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10 August 1999

Our current howler (part II): What she said

Synopsis: It’s hard to know what Hillary thinks. But don’t bet on the press corps to say so.

The Last Days of Socrates
Plato, Penguin Classics, 1993

The Boy Can’t Help It
Maureen Dowd, The New York Times, 8/4/99

First Lady Opens Up About Husband’s Trials
Howard Kurtz, The Washington Post, 8/2/99

Commentary by Chris Matthews
Hardball, CNBC, 8/2/99

The Intimate Hillary
Lucinda Franks, Talk, 9/99

Did Not! Did Too! Wanna Bet?
Howard Kurtz, The Washington Post, 8/5/99

Pardon Us, Mrs. Clinton...
Gene Weingarten, The Washington Post, 8/5/99

2500 years ago, at the dawn of the west, Socrates sat in his dank death chamber, and explained to followers how he came to realize he was the wisest man in Greece after all. So described by the Oracle (you talk about pressure!), he began interviewing others with reputations for wisdom, convinced that they would surely turn out to be wiser by far than he. His interviews convinced him otherwise. In Plato's rendering, Socrates describes his thoughts upon leaving one meeting:

SOCRATES: [W]hen I began to try to show him that he only thought he was wise and was not really so, my efforts were resented...However, I reflected as I walked away: "Well, I am certainly wiser than this man. It is only too likely that neither of us has any knowledge to boast of; but he thinks that he knows something that he does not know, whereas I am quite conscious of my ignorance."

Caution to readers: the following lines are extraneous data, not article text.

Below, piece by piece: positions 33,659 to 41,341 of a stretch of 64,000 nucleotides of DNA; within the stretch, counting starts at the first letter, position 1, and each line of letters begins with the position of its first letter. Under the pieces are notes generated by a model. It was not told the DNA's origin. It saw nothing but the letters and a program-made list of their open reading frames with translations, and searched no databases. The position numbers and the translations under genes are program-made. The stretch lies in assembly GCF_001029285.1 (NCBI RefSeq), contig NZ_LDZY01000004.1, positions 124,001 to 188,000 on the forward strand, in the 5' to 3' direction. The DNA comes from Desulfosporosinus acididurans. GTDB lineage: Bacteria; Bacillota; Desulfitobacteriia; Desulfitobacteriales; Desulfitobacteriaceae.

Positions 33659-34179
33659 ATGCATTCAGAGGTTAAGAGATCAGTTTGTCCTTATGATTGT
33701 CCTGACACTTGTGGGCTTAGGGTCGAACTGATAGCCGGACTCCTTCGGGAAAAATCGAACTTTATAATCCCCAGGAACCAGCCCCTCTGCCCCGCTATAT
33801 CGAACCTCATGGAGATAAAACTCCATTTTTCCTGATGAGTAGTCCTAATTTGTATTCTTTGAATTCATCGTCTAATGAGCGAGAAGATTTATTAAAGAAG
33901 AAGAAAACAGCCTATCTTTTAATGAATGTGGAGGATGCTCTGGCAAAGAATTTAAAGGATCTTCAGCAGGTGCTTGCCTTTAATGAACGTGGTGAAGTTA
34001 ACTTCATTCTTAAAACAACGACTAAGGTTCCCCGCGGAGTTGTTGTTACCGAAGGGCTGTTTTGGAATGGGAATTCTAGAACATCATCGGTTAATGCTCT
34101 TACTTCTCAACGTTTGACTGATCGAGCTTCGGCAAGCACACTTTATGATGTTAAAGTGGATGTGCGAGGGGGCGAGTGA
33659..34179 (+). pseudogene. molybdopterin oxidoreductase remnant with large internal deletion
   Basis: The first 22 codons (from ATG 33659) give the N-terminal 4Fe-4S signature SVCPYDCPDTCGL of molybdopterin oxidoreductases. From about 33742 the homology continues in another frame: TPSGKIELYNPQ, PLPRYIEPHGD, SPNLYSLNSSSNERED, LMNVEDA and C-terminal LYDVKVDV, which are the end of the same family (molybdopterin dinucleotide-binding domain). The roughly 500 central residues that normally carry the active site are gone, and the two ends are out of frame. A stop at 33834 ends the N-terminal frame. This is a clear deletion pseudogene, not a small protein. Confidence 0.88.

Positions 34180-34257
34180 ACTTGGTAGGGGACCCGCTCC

In that manner, the west's greatest epistemological rule was propounded: wisdom lies in openly acknowledging how much one doesn't know.

But time has passed, and it's become quite clear: this press corps isn't reading its Socrates. Today, the three dirty words you can't say on TV are The Greatest Greek's faves: "I don't know." And rarely have the press corps' grisly habits been displayed so clearly as they were last week, as pundits rushed to tell the world what Mrs. Clinton had said to Talk magazine.

Once the Sunday pundits Told All, their judgment was cast in hard stone:

DOWD: Fans and foes of Mrs. Clinton were left reeling by her contention that the President's chronic philandering was caused by "abuse" he suffered as a little boy when his mother and grandmother battled over him.

Others were somewhat more careful:

KURTZ [8/2]: Hillary Rodham Clinton says her husband's sexual behavior may stem from a troubled childhood and that she is trying to help him with his "weakness."

On the buffoon-like end of the spectrum, tabloid talkers told the tale with abandon:

MATTHEWS: The new excuse is—the new dodge, I'd have to call it—is well, it's psychological. You have to understand modern psychology. And everything from the lying to the impeachment problems to the six months of recruiting an army of half the country to lie for him—every loyal Democrat in the country got called into service in that war—it was all because his grandmother had a fight with his mother.

Grandma's scrappin' even caused the lying! But then, Matthews was chatting with Gennifer Flowers. All the big experts came in.

Does Mrs. Clinton think childhood family dynamics somehow "caused" President Clinton's infidelity? Based on this article, we don't know, because Mrs. Clinton wasn't asked, and didn't say. It is possible that she may think something like that, based on things she does say here. But to be honest, the conversation the article reports is so limited it's simply impossible to say (see THE DAILY HOWLER, 8/9/99).